UPDATE 1-Erdogan allies likely to dominate Turkey's new cabinet

* Davutoglu expected to be next prime minister

* Economic team likely to remain in place

* Erdogan allies touted to take on cabinet roles

(Adds sources on likely shape of new cabinet)

By Orhan Coskun and Jonny Hogg

ANKARA, Aug 20 (Reuters) - Turkish president-elect Tayyip

Erdogan looks set to maintain his influence on daily politics

after being sworn in next week, with close allies likely to take

on cabinet posts in a new government and his economic team

expected to remain largely intact.

Outgoing president Abdullah Gul said on Tuesday that Foreign

Minister Ahmet Davutoglu was likely to take over as chairman of

the party and become the next prime minister, rekindling

speculation about the shape of the new cabinet.

Davutoglu, an academic who has served as Erdogan's foreign

minister for the past five years, is expected to be confirmed as

the ruling AK Party's nominee for chairman on Thursday before

being formally voted in at an AK general assembly on Aug. 27.

Senior AK officials told Reuters that ministers responsible

for the economy would remain in place under Davutoglu, and that

close Erdogan allies including his top aide Yalcin Akdogan and

intelligence chief Hakan Fidan might be given cabinet positions.

Investors have been particularly concerned about the fate of

Deputy Prime Minister Ali Babacan and Finance Minister Mehmet

Simsek, who have guided the Turkish economy towards

unprecedented stability in recent years.

"The decision will be up to Erdogan and Davutoglu, but in

the new cabinet which is expected to be formed at the beginning

of September, no changes are expected with Babacan and Simsek or

other economic portfolios," one senior AK official said.

Erdogan, who co-founded the AK Party and has dominated

Turkish politics for more than a decade as prime minister, won

the country's first national presidential election on Aug. 10

with more than 51 percent of the vote.

Senior officials had told Reuters before the vote that

economic ministers would be retained at least until a

parliamentary election next June if Erdogan won.

Erdogan will step down as leader of the AK Party when he is

inaugurated on Aug. 28, as required by the constitution, but has

made clear that he wants the party he co-founded with Gul more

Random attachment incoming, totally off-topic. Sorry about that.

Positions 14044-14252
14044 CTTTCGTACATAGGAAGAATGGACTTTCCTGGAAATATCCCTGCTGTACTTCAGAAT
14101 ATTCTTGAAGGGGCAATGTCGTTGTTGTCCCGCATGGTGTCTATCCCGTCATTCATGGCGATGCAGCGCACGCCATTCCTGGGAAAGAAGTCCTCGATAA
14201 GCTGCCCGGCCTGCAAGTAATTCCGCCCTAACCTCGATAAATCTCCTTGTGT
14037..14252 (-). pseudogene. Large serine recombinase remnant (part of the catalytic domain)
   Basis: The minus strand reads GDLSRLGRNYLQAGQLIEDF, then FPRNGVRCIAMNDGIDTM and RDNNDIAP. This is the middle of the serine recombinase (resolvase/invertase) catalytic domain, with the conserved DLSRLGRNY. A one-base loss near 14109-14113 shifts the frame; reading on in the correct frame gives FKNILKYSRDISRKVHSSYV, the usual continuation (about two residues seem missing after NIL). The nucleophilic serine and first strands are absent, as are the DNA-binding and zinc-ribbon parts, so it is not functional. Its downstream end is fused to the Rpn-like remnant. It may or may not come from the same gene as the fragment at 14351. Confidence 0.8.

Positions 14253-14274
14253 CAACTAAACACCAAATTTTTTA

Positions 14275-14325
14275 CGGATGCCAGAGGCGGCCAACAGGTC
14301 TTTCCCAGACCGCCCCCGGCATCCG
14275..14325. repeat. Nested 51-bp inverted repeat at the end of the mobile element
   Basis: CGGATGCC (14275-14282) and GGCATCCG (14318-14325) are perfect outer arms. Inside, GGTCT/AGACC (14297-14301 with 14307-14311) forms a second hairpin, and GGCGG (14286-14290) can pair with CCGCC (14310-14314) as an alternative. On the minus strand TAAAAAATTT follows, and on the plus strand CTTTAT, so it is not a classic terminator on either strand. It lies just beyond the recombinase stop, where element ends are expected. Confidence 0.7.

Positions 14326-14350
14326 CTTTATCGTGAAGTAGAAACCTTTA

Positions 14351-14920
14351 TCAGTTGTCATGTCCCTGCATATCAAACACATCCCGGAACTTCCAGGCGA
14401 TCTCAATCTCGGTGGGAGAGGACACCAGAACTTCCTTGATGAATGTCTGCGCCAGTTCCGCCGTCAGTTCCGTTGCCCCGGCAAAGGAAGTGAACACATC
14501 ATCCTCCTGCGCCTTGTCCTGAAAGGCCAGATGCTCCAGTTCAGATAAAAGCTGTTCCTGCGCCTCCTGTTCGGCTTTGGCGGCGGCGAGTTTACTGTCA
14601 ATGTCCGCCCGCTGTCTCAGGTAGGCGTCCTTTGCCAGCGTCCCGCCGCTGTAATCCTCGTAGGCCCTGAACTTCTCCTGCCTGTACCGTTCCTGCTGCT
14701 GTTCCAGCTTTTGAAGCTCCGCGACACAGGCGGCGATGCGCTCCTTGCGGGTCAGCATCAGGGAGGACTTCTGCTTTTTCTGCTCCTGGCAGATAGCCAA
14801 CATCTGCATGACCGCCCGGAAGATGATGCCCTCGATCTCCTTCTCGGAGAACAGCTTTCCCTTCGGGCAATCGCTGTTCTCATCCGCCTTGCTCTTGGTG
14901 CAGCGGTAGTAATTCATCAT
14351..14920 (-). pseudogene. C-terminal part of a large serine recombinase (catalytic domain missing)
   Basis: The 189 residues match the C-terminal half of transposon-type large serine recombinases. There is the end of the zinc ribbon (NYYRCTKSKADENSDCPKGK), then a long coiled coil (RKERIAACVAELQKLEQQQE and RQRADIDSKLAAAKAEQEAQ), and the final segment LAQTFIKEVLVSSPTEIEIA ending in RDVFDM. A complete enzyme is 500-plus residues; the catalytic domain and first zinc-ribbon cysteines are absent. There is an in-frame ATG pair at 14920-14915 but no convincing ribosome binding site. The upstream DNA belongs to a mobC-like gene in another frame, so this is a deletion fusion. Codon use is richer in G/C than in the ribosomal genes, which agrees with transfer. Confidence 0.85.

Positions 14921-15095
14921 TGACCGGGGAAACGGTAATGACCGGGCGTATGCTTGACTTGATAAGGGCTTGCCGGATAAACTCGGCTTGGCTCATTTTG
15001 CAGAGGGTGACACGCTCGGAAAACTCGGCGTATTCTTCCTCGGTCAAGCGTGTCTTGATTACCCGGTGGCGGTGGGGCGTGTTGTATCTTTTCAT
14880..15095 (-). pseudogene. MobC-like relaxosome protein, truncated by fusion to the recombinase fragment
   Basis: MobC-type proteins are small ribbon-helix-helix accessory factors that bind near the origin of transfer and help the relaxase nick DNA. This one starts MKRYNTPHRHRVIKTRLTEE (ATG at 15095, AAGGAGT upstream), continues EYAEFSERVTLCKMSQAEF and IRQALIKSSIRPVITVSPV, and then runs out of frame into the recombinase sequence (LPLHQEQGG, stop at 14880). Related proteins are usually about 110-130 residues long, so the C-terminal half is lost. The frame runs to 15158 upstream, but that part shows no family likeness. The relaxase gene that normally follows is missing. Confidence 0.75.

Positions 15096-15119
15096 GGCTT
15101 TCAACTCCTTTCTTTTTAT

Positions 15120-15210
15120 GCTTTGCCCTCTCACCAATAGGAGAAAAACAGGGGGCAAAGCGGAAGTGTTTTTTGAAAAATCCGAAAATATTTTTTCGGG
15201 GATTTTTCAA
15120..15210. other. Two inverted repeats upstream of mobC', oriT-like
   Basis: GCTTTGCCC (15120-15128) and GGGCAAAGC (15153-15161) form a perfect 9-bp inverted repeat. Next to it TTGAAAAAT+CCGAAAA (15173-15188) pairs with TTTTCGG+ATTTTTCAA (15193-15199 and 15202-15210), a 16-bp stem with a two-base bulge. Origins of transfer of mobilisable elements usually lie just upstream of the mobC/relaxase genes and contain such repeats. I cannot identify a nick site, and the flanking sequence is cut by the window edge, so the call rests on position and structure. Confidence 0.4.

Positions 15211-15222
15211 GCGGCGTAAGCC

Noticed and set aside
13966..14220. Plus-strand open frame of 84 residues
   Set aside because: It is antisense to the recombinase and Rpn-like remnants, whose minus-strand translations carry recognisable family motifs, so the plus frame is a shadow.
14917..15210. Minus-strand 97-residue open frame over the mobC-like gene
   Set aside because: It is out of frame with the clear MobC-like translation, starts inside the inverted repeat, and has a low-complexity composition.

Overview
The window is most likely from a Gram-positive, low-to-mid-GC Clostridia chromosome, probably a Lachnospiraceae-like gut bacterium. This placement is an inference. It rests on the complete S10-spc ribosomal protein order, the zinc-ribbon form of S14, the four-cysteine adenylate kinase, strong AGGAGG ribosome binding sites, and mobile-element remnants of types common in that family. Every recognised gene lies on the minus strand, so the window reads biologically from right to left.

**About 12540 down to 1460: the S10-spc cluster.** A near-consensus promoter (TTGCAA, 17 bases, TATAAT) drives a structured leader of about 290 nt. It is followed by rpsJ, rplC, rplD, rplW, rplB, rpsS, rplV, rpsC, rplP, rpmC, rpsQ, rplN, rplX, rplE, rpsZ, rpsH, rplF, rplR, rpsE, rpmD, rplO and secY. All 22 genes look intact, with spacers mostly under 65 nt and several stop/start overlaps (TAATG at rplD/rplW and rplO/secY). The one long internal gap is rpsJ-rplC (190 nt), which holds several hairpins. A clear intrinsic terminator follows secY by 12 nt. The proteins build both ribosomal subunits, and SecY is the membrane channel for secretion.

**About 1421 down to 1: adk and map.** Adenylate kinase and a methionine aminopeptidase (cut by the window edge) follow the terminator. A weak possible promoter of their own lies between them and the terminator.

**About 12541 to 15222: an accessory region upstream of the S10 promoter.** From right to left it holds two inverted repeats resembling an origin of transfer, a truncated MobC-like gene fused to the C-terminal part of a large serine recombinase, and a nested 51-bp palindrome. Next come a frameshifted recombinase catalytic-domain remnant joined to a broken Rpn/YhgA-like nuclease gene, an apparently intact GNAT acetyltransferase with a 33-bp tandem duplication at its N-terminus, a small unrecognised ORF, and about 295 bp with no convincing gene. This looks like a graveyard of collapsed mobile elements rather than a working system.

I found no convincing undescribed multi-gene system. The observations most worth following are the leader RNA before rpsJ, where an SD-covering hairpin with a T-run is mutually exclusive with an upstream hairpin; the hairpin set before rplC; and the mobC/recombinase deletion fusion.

than 10 years ago to remain loyal and unified.

"Davutoglu is certainly someone that Erdogan can control,

because he doesn't have his own constituency. Erdogan made him.

He's about the most amenable prime minister that could be

chosen," one European diplomat said.


Erdogan wants a strong and loyal party leader to boost the

AK's majority in next June's election, a result which would help

him to change the constitution and strengthen the powers of the


While Davutoglu is likely to back him in this, he lacks

strong support among the AK's core voters, meaning Erdogan is

likely to try to continue to assert his influence over the party

even after breaking formal ties.

"Davutoglu lacks Erdogan's caustic rhetorical skills and

ability to inspire almost fanatical personal devotion amongst

the AKP's grassroots. He is likely to struggle to impose himself

and be dependent on Erdogan to maintain party unity," risk

research firm Teneo Intelligence's Wolfango Piccoli said.

"If Davutoglu performs badly, fears that the AKP could lose

its majority at the next general election ... may lead to calls

for Gul to return to lead the party, raising the possibility of

an intensification of Gul's long-running rivalry with Erdogan."

Davutoglu has overseen Turkish foreign policy at a turbulent

time for the Middle East, with wars in neighbouring Iraq and

Syria and the Arab Spring uprisings, but his "zero problems with

the neighbours" policy has crumbled, with relations degraded

with Egypt, Syria, Israel, Iraq and Iran.

"In the Middle East he is basically persona non grata ...

they're isolated. Countries like Egypt are hardly going to be

happy if he is prime minister and Erdogan is president," the

European diplomat said.

Gul, who commands respect among core AK voters and is seen

as a more conciliatory figure than Erdogan, had long been touted

as a future prime minister. But he has been sidelined in recent

months and, with the AK general assembly a day before he leaves

office, could not in any case immediately become party leader.

Senior AK officials said intelligence chief Hakan Fidan, one

of Erdogan's closest confidantes, and EU minister Mevlut

Cavusoglu were being considered as possible replacements for

Davutoglu in the role of foreign minister.

Top aide Yalcin Akdogan was also expected to take up a

position in cabinet, possibly as a deputy prime minister, while

AK deputy chairman Mustafa Sentop is seen as a candidate for

justice minister, the officials said.

(Writing by Nick Tattersall; Editing by Louise Ireland)